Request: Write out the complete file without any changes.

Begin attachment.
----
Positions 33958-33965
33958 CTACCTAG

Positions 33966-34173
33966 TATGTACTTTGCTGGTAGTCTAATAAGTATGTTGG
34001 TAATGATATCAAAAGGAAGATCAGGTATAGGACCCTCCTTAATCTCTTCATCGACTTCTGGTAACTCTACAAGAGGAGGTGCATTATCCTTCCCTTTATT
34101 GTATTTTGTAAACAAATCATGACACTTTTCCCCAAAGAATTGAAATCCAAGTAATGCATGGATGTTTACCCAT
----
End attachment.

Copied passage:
Positions 33958-33965
33958 CTACCTAG

Positions 33966-34173
33966 TATGTACTTTGCTGGTAGTCTAATAAGTATGTTGG
34001 TAATGATATCAAAAGGAAGATCAGGTATAGGACCCTCCTTAATCTCTTCATCGACTTCTGGTAACTCTACAAGAGGAGGTGCATTATCCTTCCCTTTATT
34101 GTATTTTGTAAACAAATCATGACACTTTTCCCCAAAGAATTGAAATCCAAGTAATGCATGGATGTTTACCCAT